The 1960s counterculture intended to push back against stuffy elites, the corrupt war in Vietnam,  materialism and consumerism in mainstream America. Thanks in part to marijuana’s illegal status, it was largely used as a tool of rebellion. It was as if using marijuana allowed you to join a secret counterculture of like-minded individuals, far from the reaches of overbearing parents, the government, and societal expectations about what constituted a “good American.”

The heroes of this era were all notorious stoners: The Beatles, Bob Marley, Bob Dylan, Hunter S. Thompson, The Grateful Dead, Jimi Hendrix and so on. Woodstock, which took place in 1969 and has since become a counterculture touchstone for the era, was clouded in marijuana smoke. As the Washington Post writes, marijuana was a “symbol of the anti-Vietnam War movement and the hippie counterculture.” As a result, President Nixon waged an all-out war on marijuana, though his real targets were actually African-Americans and hippies.

President Nixon’s advisor John Ehrlichman admitted so in the mid-90s. “We knew we couldn’t make it illegal to be either against the war or blacks, but by getting the public to associate the hippies with marijuana and the blacks with heroin. And then criminalizing both heavily, we could disrupt those communities,” he said. 

But the more the government tried to criminalize marijuana, the more eager people were to use it.

4. The Beatles.

Believe it or not, The Beatles were once a fairly straight-laced pop band. You may remember their early days of “Love Me Do,” where they stood on stage in a neat line, donning suits. So what happened in order to make them an acid-popping, protest-inducing, hippie counterculture icon? As legend has it, everything changed for The Beatles the day Bob Dylan introduced them to marijuana.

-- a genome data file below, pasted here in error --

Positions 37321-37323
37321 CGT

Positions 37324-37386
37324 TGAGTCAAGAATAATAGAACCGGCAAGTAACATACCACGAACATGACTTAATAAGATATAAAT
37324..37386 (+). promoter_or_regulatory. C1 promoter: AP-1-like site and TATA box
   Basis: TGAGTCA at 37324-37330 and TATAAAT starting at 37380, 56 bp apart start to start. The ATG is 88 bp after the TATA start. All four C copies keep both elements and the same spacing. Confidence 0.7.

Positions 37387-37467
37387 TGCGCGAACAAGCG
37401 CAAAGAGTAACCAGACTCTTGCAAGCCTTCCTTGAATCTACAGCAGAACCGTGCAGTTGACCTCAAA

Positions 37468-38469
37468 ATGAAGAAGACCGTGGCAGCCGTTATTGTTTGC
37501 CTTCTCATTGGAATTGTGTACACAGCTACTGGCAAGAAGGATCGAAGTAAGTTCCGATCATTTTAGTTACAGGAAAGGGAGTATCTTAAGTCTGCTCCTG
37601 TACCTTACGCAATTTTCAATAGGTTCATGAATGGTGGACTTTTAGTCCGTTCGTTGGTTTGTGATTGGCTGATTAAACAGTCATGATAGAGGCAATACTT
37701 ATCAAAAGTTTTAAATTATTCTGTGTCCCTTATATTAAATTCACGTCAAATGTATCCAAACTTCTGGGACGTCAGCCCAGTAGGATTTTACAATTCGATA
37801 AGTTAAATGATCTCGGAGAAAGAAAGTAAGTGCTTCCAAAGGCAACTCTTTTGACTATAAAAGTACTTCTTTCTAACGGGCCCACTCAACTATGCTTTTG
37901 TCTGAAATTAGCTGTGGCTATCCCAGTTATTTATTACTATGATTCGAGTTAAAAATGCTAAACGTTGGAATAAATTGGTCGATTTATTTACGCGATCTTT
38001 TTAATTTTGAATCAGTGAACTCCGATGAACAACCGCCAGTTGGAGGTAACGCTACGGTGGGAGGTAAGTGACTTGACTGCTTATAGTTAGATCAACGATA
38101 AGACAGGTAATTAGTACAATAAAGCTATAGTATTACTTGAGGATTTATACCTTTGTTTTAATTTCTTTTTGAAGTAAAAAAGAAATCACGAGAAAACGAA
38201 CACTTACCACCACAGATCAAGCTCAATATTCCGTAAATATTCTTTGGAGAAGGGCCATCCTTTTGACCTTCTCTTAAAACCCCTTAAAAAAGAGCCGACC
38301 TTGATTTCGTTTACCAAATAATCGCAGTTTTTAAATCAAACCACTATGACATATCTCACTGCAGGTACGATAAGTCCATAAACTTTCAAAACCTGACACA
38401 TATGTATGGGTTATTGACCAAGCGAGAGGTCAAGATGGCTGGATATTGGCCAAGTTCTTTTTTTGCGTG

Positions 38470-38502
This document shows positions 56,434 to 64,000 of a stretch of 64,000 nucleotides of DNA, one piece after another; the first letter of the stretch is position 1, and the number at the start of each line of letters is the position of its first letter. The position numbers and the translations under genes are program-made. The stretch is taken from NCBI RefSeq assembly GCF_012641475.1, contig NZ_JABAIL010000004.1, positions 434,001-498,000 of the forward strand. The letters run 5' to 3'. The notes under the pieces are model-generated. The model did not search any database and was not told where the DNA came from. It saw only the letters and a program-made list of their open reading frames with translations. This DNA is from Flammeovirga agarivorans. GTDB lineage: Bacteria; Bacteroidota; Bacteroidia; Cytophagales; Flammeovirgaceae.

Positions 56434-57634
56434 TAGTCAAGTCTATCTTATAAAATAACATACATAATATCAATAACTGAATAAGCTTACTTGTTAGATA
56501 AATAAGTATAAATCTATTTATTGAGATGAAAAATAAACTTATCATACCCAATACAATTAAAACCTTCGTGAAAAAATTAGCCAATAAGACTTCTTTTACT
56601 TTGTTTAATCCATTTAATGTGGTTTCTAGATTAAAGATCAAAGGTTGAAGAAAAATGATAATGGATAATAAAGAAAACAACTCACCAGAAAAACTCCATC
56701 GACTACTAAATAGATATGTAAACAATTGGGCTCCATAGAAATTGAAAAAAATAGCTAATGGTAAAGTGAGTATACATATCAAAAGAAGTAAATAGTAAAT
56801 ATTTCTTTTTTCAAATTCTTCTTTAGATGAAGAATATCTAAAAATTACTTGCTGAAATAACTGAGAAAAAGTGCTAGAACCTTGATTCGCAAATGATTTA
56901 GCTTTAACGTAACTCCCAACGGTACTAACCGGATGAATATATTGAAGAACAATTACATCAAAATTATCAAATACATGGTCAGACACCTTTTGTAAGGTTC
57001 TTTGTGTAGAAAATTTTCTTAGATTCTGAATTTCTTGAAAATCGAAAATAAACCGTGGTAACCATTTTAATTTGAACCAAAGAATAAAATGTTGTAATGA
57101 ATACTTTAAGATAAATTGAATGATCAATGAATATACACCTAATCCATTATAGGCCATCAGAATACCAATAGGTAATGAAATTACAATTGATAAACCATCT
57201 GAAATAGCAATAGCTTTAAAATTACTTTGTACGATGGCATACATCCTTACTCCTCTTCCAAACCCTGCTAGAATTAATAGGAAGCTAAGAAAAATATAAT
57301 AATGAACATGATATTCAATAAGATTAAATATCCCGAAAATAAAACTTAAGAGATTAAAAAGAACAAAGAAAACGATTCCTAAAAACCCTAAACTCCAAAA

The Beatles had met Bob Dylan at the Delmonico Hotel in New York, and when their road manager wasn’t in the room, Dylan encouraged the band to smoke a joint with him. The band had smoked before, but as many users attest, the first few times you smoke weed, you might not get high. This time was different. They all got high and finally understood what the fuss was about. The positive experience left the band thirsty for more experimentation, which lead to their heavy use of LSD and iconic records like Sgt. Pepper’s Lonely Hearts Club Band. It was during this stylistic change that The Beatles emerged as a major counterculture symbol.

5. The rise of rap.

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NEW YORK, NY – AUGUST 28: Ice Cube performs during the 12th Annual Afropunk Brooklyn Festival at Commodore Barry Park on August 28, 2016 in New York City. (Photo by Kris Connor/Getty Images)

Rap music is a notably young genre, with roots in the late 1970s and early 1980s with groups like Run-D.M.C and the Sugarhill Gang (think “Rapper’s Delight”). But rap from this era bears little resemblance to popular rap music of today. The style of rap that would ultimately launch the popularization of the hip-hop movement was a genre called “gangsta rap,” which most associate with the rap group N.W.A.

This rap group gave birth to hip-hop legends such as Dr. Dre, Easy-E and Ice Cube. This rap genre was notably intertwined with the use of marijuana and a counterculture lifestyle of rebellion. No longer did popular rap songs have lyrics like “Bang bang, the boogie to the boogie say up jump the boogie to the bang bang boogie.” Instead, Ice Cube was rapping “Since I was a youth, I smoked weed out. Now I’m the mothafucka that you read about.” And when Dr. Dre eventually broke off from the rap group, his first album was entitled “The Chronic,” which went triple platinum.

Dec 26, 2017